load matlab to kot. isi. edu. In evaluating the EACL,
the first entry applies. It grants the requested operation, but
there two conditions that must be evaluated. The first condi-tion
time window : 6AM-8PM is generic and is eval-uated
directly by the GAA API. Since the request was is-sued
on Monday at 7: 30 PM this condition is satisfied. The
second condition cpu load : 20% is PRM-specific.
If the security context passed by PRM defined a condition
evaluation function for upcall, then this function is invoked
and if this condition is met then the final answer is YES
During the execution of the task the node manager is
monitoring if the task is abiding to the limits imposed on the
local resources and authorization time. If the corresponding
upcall function was not passed to the GAA API, the answer

is MAYBE and the set of conditions is returned. Conditions
are marked as either evaluated or not evaluated. In our example
time window : 6AM-8PM was evaluated and
met; cpu load : 20% was not evaluated and should be
checked by PRM.
Next, we present an authorization scenario where addi-tional
credentials are needed. Let's consider a request from
user Joe to run matlab on the host kot. isi. edu on
Monday at 8: 30 PM. In EACL evaluation, the first entry
applies but does not grant this operation, since the first con-dition
is not met. The temporary answer is NO (not autho-rized).
The second entry grants this permission. If the secu-rity
context defines a credential retrieval function for upcall,
then this function is invoked and if either a group "oper-ator"
membership credential or delegated credential from
user Tom for Joe is obtained, then the final answer is YES.
If the credential retrieval upcall function was not passed to
the GAA API, the answer is NO.

6. Managing the EACL using the Prospero Directory

We have mentioned in section 2 that PRM deals with
scalability issues by splitting the task of managing the resources
across the three types of managers. Our goal in designing
a mechanism for the management of the EACL files
was to enable easy sharing of a default authorization policy
among node managers, while allowing customization of the
policy at the level of individual hosts.
We use the Prospero Directory Service [7] to store the information
associated with the EACL files. The EACL files
themselves are objects stored in the Prospero directory service.

The following scenario shows how the management of 6
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the files is accomplished:
1. The administrator of the domain whose resources are
managed by a system manager running on host A creates an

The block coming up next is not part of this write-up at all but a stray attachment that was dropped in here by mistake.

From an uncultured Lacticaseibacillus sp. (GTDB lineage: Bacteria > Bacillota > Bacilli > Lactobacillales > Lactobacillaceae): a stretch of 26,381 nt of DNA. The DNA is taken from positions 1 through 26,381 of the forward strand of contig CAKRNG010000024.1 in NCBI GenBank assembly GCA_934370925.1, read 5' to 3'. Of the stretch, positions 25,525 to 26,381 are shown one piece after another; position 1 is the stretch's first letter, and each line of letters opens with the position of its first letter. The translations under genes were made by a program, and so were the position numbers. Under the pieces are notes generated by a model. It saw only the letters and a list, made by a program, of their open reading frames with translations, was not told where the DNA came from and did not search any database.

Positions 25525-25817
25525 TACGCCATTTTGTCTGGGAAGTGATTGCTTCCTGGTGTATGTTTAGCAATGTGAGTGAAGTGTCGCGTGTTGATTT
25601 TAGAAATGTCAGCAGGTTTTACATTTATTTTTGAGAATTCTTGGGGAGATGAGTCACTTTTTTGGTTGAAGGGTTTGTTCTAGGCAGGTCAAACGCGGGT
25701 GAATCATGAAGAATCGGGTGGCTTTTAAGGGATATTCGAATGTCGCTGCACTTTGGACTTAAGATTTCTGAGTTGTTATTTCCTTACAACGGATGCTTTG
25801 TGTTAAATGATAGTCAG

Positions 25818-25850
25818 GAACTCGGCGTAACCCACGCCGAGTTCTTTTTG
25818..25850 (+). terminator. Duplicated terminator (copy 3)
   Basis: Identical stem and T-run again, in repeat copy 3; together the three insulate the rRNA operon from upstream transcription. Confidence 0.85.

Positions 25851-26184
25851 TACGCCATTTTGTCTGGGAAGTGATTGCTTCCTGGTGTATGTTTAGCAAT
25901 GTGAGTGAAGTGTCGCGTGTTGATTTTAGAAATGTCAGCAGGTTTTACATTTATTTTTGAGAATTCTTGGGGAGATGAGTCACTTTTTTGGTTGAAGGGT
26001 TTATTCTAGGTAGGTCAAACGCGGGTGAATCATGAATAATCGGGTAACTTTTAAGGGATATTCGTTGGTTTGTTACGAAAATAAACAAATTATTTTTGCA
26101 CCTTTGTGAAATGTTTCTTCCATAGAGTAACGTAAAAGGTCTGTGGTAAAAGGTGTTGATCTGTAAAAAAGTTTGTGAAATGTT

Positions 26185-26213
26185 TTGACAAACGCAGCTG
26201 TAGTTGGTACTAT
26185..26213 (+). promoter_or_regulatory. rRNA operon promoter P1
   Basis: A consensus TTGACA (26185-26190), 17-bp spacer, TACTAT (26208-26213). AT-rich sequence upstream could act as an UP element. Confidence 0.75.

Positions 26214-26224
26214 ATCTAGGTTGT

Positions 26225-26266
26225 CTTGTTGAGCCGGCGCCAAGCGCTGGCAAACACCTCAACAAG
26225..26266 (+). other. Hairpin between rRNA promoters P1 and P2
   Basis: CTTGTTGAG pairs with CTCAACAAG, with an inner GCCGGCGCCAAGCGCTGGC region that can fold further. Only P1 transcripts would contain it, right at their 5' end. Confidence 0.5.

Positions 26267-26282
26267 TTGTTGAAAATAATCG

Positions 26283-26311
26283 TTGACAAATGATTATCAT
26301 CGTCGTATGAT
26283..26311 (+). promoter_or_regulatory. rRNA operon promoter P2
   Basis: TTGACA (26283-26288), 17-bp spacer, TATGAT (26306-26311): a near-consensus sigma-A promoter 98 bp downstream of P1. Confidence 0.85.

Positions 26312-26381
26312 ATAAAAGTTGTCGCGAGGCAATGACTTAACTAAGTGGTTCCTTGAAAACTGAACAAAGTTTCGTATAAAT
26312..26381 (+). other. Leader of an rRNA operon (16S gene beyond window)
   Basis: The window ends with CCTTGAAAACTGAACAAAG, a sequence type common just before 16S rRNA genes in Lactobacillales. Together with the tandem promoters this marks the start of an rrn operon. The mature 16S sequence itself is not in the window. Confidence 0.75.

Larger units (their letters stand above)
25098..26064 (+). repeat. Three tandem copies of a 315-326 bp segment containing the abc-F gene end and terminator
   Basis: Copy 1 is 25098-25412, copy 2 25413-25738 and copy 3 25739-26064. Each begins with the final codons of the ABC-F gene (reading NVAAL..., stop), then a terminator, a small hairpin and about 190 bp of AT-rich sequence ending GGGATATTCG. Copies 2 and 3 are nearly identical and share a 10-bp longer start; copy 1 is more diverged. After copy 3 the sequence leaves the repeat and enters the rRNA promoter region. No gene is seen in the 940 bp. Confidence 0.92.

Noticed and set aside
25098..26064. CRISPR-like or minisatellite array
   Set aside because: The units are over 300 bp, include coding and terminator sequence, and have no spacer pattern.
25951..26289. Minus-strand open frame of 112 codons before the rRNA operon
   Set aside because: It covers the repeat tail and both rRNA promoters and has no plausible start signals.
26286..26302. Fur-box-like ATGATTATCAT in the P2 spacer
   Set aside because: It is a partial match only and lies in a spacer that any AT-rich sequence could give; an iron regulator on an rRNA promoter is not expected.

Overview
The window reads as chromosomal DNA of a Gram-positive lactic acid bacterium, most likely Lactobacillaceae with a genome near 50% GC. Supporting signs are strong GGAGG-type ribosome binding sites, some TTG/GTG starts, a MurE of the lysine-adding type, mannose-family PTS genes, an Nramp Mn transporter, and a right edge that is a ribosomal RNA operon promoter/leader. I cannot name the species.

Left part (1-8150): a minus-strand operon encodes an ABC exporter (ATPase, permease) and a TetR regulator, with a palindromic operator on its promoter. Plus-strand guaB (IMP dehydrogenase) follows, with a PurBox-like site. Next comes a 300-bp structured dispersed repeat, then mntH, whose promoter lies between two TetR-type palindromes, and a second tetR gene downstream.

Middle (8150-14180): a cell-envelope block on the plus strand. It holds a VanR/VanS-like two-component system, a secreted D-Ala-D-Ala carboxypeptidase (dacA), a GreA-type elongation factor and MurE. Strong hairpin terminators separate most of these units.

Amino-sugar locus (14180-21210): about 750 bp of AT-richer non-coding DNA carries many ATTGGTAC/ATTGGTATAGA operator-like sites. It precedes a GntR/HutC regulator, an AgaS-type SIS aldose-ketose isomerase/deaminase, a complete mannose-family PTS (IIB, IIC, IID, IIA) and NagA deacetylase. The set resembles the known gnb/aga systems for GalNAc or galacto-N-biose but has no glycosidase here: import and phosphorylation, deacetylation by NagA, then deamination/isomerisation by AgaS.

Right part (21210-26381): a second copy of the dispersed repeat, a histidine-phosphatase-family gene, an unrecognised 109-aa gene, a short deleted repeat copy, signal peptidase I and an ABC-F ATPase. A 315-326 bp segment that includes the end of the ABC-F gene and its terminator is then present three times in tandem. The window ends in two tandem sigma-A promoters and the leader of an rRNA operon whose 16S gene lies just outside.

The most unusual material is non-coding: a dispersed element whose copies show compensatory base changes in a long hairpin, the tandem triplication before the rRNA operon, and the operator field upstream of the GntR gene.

EACL file describing the default authorization policy which
applies to the domain.

2. The administrator registers with the Prospero server.
We supply a script which takes as input the location of the
EACL file and creates a Prospero object representing a link
to the file, together with two attributes for the link:

3. If the administrator of a particular host B in the do-main
managed by A wants to specify a local authorization
policy different from the default one, a similar procedure is
followed, except that the link to the local EACL file is cre-ated
with the following attributes:
EXTEND DEFAULT Prepend/ Append/ Replace
(Prepend if the local policy is prepended to the default
policy, Append if the local policy is appended to the de-fault
and Replace if the local policy completely replaces
the default)

4. When a system manager is contacted by a job man-ager
with a request for resources, it first authenticates the
user, as was explained in the authorization scenario in sec-tion
5. Before requesting resources from a node manager
running on a particular node B, the system manager re-trieves
the EACL file associated with that node by looking
for a link with attribute NODE MANAGER = B. If no such
link is found, the default EACL file provided for the domain
will be used and it will be obtained by retrieving a link with
= True.
If a link with NODE MANAGER = B is found,
then a second query is issued for the value of the attribute
EXTEND DEFAULT. If the value is Prepend or Append,
the system manager will have to retrieve the default EACL
file first, and then prepend or append to it the contents of
the EACL file for node B (note that the distinction between
the two cases Prepend/ Append is necessary because the
EACL evaluation takes into account the order of the EACL
entries). If the value is Replace, then only the EACL file
for node B will be retrieved and used.

5. After retrieval of the EACL file, evaluation of the conditions
listed in the file follows, as detailed in the authoriza-tion
scenario from section 5. If all the conditions are met,
the job manager is allowed to use the resources on that particular

6. During the execution of tasks on a particular host,
the node manager periodically checks whether the task is
abiding to the limits imposed on the local resources. If it
is not, then the task is interrupted and the job manager is

7. Related Work
Nagaratnam and Byrne [5] present a model for Inter-net
user agents to control access to client resources. This
model protects client machines from hostile downloadable
content and allows the client to selectively grant access to
trusted agents. The authenticity of the code is based on dig-ital
signatures of principals certifying it. All access control
requests are mediated by calling a security manager com-ponent
and decisions are based on the user's access control
specifications stored in the policy database.
The model is restricted to using the Javakey utility as an
authentication mechanism based on public key digital signatures,
while our model is general enough to use a variety